Energy & Environment

Lawsuit accuses FEMA of improperly failing to consider renewables in rebuilding Puerto Rico’s grid

A lawsuit filed Tuesday in the District of Columbia alleges that the Federal Emergency Management Agency (FEMA) and the Department of Homeland Security did not properly consider renewable energy in rebuilding Puerto Rico’s power grid, making the island further susceptible to future climate disasters.

The complaint, filed by a coalition of 10 community and conservation groups, accuses the federal agencies of misappropriating billions in federal recovery funds by conducting an incomplete environmental analysis.

The Center for Biological Diversity joined nine Puerto Rican organizations — including Alianza Comunitaria Ambiental del Sureste, Campamento Contra las Cenizas en Peñuelas, Casa Tallaboeña de Formación Comunitaria y Resiliencia, Comité Caborrojeño Pro Salud y Ambiente, Comité Dialogo Ambiental, Comité Yabucoeno Pro-Calidad de Vida, El Puente de Williamsburg and Frente Unido Pro-Defensa del Valle de Lajas — as plaintiffs.

FEMA, the lawsuit alleges, has not properly considered sources such as rooftop solar and storage in rebuilding the grid, which was knocked out last September by Hurricane Fiona. The storm was the latest of several that have battered the island in recent years, most notably 2017’s Hurricane Maria.

Puerto Rico passed a law in 2019 targeting 100 percent renewable energy by 2050. However, in January, Genera PR — a division of an American liquefied natural gas firm — received a contract to handle power generation on the island.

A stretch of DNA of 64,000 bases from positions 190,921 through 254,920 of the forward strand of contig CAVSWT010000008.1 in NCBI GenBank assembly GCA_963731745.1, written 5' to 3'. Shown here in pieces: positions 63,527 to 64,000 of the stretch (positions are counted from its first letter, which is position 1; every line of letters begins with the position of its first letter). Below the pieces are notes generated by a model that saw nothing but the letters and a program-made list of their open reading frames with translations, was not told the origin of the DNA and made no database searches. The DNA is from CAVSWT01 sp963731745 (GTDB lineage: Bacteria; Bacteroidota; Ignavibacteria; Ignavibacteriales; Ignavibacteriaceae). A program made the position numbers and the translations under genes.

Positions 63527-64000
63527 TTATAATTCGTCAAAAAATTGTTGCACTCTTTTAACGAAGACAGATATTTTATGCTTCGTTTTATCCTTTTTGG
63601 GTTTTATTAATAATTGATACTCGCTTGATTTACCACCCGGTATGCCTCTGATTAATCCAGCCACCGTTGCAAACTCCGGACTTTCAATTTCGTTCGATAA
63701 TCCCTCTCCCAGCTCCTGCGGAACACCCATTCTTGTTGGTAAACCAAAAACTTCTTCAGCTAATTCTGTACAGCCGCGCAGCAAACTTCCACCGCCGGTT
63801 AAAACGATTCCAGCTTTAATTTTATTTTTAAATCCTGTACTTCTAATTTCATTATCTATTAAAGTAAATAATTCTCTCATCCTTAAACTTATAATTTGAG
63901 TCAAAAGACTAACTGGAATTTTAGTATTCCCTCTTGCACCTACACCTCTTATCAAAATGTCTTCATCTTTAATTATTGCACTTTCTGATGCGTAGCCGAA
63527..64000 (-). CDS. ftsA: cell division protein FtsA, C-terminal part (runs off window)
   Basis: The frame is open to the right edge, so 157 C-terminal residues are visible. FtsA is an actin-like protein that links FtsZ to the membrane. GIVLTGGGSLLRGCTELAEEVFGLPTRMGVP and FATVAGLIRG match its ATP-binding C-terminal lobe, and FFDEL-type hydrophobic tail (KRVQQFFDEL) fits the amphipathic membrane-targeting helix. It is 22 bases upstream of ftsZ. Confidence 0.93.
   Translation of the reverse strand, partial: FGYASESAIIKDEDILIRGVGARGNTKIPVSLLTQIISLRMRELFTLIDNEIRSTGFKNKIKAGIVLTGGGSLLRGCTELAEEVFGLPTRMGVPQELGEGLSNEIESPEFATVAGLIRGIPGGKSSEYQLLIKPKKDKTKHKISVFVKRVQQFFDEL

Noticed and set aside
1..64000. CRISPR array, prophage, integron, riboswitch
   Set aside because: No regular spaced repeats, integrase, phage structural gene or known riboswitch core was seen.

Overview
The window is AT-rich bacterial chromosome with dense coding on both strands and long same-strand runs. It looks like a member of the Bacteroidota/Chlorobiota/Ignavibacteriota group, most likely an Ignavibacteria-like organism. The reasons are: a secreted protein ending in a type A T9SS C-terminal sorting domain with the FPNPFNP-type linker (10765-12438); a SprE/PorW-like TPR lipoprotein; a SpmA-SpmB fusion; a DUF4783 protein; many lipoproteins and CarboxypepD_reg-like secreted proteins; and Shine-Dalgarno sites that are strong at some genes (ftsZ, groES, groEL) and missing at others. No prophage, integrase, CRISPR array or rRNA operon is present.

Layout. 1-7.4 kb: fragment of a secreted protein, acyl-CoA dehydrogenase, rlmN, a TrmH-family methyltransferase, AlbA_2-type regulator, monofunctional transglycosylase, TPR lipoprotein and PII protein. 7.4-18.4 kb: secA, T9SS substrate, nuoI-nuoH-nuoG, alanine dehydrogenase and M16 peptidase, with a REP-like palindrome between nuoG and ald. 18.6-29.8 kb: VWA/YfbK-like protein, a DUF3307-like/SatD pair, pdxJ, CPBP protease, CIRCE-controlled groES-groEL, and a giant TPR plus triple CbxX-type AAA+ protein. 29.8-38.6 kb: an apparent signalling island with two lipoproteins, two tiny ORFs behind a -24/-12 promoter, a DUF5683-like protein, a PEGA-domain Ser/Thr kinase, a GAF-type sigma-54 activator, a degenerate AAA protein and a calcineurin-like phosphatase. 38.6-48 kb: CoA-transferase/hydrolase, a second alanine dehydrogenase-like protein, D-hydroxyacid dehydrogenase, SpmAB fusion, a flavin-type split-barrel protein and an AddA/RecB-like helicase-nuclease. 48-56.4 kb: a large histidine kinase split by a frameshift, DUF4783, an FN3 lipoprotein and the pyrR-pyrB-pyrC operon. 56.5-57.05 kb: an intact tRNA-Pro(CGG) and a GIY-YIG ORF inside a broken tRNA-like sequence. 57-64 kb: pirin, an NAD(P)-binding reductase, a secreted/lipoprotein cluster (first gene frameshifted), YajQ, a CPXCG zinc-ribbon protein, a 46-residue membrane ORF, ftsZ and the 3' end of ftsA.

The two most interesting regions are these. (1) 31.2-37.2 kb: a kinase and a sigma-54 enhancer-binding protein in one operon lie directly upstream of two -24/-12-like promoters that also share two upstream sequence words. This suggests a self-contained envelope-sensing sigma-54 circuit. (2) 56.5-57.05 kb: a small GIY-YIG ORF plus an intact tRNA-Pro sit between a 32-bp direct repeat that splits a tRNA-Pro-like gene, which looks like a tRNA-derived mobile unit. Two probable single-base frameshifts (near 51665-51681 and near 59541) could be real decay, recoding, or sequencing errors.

In the meantime, fossil fuel infrastructure is particularly hazardous to low-income parts of the island, where residents are at high risk of health issues relating to coal ash and carcinogens like benzene, the plaintiffs noted.

“The direction promoted by FEMA and the state government to restore the outdated and polluting electrical infrastructure in Puerto Rico is contrary to the need to mitigate and adapt to climate change,” Federico Cintrón Moscoso, program director of El Puente de Williamsburg’s Latino Climate Action Network in Puerto Rico, said in a statement.

“It extends the life of fossil fuels and halts any progress toward renewable energy. It perpetuates inequality against environmental justice communities disproportionately impacted by climate change,” he continued. “There are other alternatives, and we demand a change of direction that promotes real solutions and climate justice.”

A FEMA spokesperson told The Hill the agency does not comment on active litigation.

Tags Climate change DHS FEMA fossil fuels green energy Hurricane Maria power grid Puerto Rico Renewables

Copyright 2023 Nexstar Media Inc. All rights reserved. This material may not be published, broadcast, rewritten, or redistributed. Regular the hill posts

See all Hill.TV See all Video

main area bottom custom html

MAIN Area bottom

Main area bottom

Top Stories

See All

Most Popular

Load more